Noise Analysis

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Description

Noise analysis lets you measure the noise contributions of resistors and semiconductor devices by plotting the Noise Spectral Density, which is the noise measured in Volts squared per Hertz (V2/Hz). Capacitors, inductors and controlled sources are treated as noise free.

The following noise measurements can be made:

Output Noise The noise measured at a specified output node.
Input Noise The amount of noise that, if injected at the input, would cause the calculated noise at the output. For example, if the output noise is 10p, and the circuit has a gain of 10, then it would take 1p of noise at the input to measure 10p of noise at the output. Thus the equivalent input noise is 1p.
Component Noise The output noise contribution of each component in the circuit. The total output noise is the sum of individual noise contributions of resistors and semiconductor devices. Each of these components contributes a certain amount of noise, which is multiplied by the gain from that component's position to the circuit's output. Thus the same component can contribute different amounts of noise to the output, depending on its location in the circuit.

Setup

Noise analysis is set up on the Noise Analysis Setup page of the Analyses Setup dialog (after the dialog appears, click the Noise Analysis entry in the Analyses/Options list). An example setup for this analysis type is shown in the image below:

Parameters

  • Noise Source - an independent voltage source in the circuit which is to be used as an input reference for the noise calculations.
  • Start Frequency - the initial frequency for the range over which to perform the noise calculations (in Hz).
  • Stop Frequency - the final frequency for the range over which to perform the noise calculations (in Hz).
  • Sweep Type - defines how the test points are distributed over the defined frequency range. The following three types are available:
    Linear - evenly spaced test points on a linear scale.
    Decade - evenly spaced test points per decade of a log10 scale.
    Octave - evenly spaced test points per octave of a log2 scale.
  • Test Points - defines the number of points over the defined frequency range at which noise calculations will be performed.
  • Points Per Summary - allows you to control which noise measurement is performed. Setting this parameter to 0 will cause input and output noise to be measured only. Setting to a 1 will measure the noise contribution of each component in the circuit.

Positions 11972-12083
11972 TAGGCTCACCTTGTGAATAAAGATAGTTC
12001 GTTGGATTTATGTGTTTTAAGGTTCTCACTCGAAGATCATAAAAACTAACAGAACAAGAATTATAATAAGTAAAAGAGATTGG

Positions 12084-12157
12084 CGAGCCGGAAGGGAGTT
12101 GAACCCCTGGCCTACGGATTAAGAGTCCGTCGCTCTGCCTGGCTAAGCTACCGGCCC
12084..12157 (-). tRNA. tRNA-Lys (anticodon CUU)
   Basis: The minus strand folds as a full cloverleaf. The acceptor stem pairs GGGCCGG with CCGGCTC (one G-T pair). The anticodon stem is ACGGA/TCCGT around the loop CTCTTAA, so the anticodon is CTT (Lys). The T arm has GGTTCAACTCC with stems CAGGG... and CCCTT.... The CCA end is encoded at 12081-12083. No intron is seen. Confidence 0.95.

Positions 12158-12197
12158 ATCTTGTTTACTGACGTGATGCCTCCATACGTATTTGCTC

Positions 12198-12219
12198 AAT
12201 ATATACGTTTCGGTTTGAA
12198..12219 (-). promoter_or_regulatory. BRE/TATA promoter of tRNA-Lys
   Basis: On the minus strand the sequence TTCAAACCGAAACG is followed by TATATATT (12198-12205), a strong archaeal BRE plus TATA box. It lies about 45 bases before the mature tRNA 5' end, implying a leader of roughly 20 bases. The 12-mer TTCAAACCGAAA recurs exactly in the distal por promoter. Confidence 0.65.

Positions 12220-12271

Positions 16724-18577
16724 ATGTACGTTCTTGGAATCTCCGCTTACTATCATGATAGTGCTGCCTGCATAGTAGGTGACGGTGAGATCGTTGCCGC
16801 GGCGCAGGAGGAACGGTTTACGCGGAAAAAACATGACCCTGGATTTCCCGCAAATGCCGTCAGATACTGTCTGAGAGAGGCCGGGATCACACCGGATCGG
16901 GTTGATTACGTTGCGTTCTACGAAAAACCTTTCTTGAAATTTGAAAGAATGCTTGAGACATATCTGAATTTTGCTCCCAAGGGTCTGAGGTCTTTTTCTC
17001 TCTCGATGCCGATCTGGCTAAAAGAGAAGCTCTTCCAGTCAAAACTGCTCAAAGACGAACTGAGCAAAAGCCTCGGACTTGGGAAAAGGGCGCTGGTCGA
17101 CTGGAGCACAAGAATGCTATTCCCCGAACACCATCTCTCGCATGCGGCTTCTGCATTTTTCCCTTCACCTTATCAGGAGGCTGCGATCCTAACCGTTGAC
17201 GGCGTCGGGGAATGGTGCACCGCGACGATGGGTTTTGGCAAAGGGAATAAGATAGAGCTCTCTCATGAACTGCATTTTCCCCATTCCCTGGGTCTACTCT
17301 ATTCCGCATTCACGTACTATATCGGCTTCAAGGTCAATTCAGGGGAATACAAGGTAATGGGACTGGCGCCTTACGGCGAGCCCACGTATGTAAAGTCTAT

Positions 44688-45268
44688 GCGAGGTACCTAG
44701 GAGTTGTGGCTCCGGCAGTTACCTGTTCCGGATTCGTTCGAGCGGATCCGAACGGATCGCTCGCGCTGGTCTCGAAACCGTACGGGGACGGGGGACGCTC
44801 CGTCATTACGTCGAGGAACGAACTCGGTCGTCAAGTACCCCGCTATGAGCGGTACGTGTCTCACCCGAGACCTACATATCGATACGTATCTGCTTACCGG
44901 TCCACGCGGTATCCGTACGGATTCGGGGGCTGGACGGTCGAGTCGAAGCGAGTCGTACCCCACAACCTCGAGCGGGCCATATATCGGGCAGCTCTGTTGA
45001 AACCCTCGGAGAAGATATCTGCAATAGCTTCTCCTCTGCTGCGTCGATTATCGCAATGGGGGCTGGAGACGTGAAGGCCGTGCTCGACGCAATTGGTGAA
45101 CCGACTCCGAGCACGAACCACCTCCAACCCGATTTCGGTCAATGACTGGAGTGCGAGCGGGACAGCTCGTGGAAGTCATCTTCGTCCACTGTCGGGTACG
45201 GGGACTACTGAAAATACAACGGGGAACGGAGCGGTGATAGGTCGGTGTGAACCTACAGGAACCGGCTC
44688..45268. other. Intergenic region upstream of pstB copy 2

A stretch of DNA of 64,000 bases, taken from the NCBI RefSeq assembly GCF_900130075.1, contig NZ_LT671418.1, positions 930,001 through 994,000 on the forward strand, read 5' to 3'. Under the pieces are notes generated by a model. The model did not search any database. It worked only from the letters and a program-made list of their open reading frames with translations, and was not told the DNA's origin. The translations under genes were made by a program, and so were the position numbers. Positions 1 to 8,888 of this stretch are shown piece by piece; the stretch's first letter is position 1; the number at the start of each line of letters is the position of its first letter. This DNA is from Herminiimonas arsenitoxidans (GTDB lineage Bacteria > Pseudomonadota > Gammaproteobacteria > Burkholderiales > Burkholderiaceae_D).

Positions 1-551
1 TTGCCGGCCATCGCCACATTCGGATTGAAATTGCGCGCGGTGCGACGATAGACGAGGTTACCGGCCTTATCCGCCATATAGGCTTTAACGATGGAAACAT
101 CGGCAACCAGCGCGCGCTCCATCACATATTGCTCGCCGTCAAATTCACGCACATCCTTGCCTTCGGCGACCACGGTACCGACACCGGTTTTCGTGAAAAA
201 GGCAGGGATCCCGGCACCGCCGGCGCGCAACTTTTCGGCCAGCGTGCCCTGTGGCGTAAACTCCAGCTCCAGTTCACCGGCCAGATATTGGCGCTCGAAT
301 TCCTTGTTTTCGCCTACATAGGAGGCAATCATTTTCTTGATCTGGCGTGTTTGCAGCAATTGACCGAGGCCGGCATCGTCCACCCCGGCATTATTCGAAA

• Output Node - the node in the circuit at which the total output noise is to be measured.
  • Reference Node - the node in the circuit used as a reference for calculating the total output noise at the desired Output Node. By default, this parameter is set to 0 (GND). If set to any other node, the total output noise is calculated as:

V(Output Node) -V(Reference Node)

  • Total Test Points (non-editable) - shows the total number of test points in the frequency sweep range, calculated from the initial value for Test Points and the chosen Sweep Type.

Notes

The Start Frequency must be greater than zero.

The independent voltage source specified in the Noise Source parameter must be an ac source in order for the simulation to proceed.

Data is saved for all signals in the Available Signals list, on the General Setup page of the Analyses Setup dialog.

The simulation results are displayed on the Noise Spectral Density tab of the Waveform Analysis window.

Examples

Consider the circuit in the image above, where a Noise analysis is defined with the following parameter values:

  • Noise Source = Vin
  • Start Frequency = 1.000k
  • Stop Frequency = 1.000meg
  • Sweep Type = Linear
  • Test Points = 1000
  • Points Per Summary = 0
  • Output Node = Output
  • Reference Node = 0 (GND)
  • Total Test Points = 1000

The entry in the SPICE netlist will be:

*Selected Circuit Analyses:
.NOISE V(OUTPUT) Vin LIN 1000 1000 1E6 

Running the simulation will yield the output waveforms shown in the following image:

The top waveform shows the total output noise (NO) measured at the specified output node, in this case Output. The bottom waveform shows the amount of noise that would have to be injected at the input (NI) to obtain the measured output noise at this node.

If the Points Per Summary parameter had been set to 1 instead of 0, the output noise contribution of each applicable component in the circuit would have been measured and the corresponding waveforms for each made available in the Sim Data panel, ready for use in the Waveform Analysis window.

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